Attack ads and allegations of Sacramento power grabs will come to a head with today’s special election, as opponents and supporters of Proposition 75 continue campaigning for an initiative that could affect public employee unions.
The so-called Paycheck Protection initiative is one of four key reform initiatives Gov. Arnold Schwarzenegger supported on today’s special election ballot.
If passed, Proposition 75 would require that public employee unions receive annual written consent from its members before using their union dues on political fees and contributions. The measure would require unions to keep copies of the forms and detailed records of the funds received, as well as their political expenditures, according to the state’s Legislative Analyst’s Office.
Opponents of the measure include the California Teachers Association, the California Faculty Association and the United Nurses Association of California, among others.
The main argument against the proposition is based on how it is being publicized, according to Frank Wells, CTA communications specialist, who added that proponents of 75 are trying to sell it as workers’ rights, but that employees already have the right by law.
Paul Markowitz, independent-study middle school teacher and co-president of the Las Virgenes Educators Association, said so much of how individual schoolteachers’ jobs are done is dependent on what goes on in Sacramento. To deal with major political issues, teachers have to rely on their state affiliate, or union, he said.
“Proposition 75 is a horrendous smoke screen for the governor to change the power structure in Sacramento,” he said.
Markowitz said the strength of the political contributions is not based on the amount each individual gives, but on the amount collected by the organization as a whole.
“It is only when you multiply that by the 330,000 members of CTA that it becomes a real number,” Markowitz said.
Shirley Svorny, chair of the Economics Department at CSUN, said she believes public employee unions in California already have too much power throughout the state.
“There is no one watching (unions), and there is no accountability,” Svorny said. “I’d like to see a budget of what they do with their money.”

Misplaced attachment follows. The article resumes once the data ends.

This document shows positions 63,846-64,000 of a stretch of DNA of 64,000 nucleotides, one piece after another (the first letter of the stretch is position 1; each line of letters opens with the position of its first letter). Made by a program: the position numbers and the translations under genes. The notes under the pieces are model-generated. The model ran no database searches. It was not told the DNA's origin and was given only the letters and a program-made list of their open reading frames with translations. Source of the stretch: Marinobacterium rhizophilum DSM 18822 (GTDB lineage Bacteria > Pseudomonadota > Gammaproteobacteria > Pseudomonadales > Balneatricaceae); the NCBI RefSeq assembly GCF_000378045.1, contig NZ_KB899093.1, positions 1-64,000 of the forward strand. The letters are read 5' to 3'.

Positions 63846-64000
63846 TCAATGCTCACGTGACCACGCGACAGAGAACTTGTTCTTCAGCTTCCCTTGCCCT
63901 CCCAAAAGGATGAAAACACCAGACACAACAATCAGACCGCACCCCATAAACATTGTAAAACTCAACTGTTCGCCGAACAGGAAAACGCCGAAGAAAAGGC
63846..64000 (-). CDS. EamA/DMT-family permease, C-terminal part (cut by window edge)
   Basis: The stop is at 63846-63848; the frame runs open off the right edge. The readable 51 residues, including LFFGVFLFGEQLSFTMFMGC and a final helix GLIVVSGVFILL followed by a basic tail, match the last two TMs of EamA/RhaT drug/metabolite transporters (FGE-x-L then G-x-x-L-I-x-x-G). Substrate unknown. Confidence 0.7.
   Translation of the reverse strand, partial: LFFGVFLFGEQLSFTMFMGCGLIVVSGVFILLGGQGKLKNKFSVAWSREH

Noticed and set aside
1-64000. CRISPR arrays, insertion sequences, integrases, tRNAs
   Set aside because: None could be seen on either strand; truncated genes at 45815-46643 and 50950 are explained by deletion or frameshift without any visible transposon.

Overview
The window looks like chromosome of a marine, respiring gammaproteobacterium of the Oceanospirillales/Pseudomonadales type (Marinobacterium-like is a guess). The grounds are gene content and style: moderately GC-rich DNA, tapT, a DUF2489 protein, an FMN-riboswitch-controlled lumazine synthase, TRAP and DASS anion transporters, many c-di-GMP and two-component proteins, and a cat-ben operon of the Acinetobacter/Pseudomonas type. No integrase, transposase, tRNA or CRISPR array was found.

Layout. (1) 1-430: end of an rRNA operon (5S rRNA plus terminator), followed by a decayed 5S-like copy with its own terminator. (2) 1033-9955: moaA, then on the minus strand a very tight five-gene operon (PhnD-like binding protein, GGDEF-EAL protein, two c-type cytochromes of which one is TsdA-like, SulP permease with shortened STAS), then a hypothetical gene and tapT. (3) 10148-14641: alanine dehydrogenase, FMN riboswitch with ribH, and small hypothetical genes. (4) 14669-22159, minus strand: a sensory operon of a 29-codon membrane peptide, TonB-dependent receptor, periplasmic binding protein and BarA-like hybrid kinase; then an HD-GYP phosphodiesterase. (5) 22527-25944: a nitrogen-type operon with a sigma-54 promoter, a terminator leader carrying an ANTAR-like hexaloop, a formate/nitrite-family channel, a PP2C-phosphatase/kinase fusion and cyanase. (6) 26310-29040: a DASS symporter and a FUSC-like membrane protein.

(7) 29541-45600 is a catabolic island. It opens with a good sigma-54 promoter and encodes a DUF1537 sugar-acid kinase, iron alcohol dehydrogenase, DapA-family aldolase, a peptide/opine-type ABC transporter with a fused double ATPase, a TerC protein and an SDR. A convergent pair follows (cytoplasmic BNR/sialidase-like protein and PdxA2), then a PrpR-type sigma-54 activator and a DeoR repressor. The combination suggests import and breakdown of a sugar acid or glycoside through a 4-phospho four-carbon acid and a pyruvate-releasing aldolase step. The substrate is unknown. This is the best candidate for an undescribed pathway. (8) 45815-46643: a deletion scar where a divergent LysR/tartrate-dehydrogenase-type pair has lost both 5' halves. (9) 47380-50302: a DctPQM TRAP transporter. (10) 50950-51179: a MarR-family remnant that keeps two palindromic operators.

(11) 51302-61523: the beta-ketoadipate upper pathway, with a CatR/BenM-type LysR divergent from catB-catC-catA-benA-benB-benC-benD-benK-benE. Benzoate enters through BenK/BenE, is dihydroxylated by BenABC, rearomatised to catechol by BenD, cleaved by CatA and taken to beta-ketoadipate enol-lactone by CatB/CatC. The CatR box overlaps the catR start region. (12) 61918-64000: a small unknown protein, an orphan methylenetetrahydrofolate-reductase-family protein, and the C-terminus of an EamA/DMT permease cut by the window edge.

As soon as a member joins the union, he or she can opt out of the political contributions by simply filling out specific section of paperwork provided, Markowitz said. If employees change their mind after that, they can write a letter or make a phone call to their local chapter to request that their funds no longer be used for political purposes, he said.
Markowitz said out of 650 teachers in the Las Virgenes district, only one or two have opted out.
The process of opting out of political contributions for public union was legally awarded in 1988. The Communications Workers v. Beck Supreme Court decision made it illegal to force a union member to contribute to political causes.
Svorny said that when she opted out of the union political contributions dues, she had to pay agency fees instead of union dues. She also said she had to give up her right to vote on any union issues.
Public employees like Svorny pay these agency fees to help cover labor leaders’ costs of the collective bargaining that sets pay and benefits for all.
“Right now, I withhold money for political causes, and I have to (pay) the agency fee, but I can’t vote,” Svorny said.
Svorny said she was very upset about the Proposition 76 rally that took place Nov. 2 on the Matador Bookstore Lawn. The California Faculty Association, with entertainment provided by Associated Students Student Productions and Campus Entertainment, organized the rally. Dolores Huerta, co-founder of the United Farm Workers of America along with Cesar Chavez, gave a speech at the event.
“How do you think they paid for that?” Svorny said.
She said not every member of the CFA, or the students on the CSUN campus, were in agreement with the political agenda of the rally. Svorny said there was no discussion about the rally and because the CFA is supposed to represent the entire faculty, it was a disrespectful act toward some professors’ viewpoints.
Earlier this month, CTA requested county prosecutors to investigate the Yes on 75 campaign for sending 90,000 e-mails to teachers from school e-mail addresses. This act was a criminal violation of using school grounds for political campaigning, they contended. According to the CTA website, the union is pursuing further legal action.
UFW’s Huerta said at the rally that she has been actively campaigning against Gov. Schwarzenegger’s reform initiatives on today’s ballot.
“The whole reason (for propositions) is to weaken the working-people’s political voice,” she said.
Shum Preston, spokesperson for the California Nurses Association, said public union employees should be more afraid of their political preferences becoming public record.
“These legal documents would become available for public inspection, and in more conservative areas, that might be intimidating for many public employees,” Preston said.
Proposition 75 is not the first initiative that has attempted to change the union dues process. A 1988 proposition, also referred to as a Paycheck Protection initiative, was voted down 53 to 47 percent.
The measure would have required all unions to obtain annual written member consent before using dues for political purposes as opposed to just public unions.
Connie Llanos can be reached at email@example.com.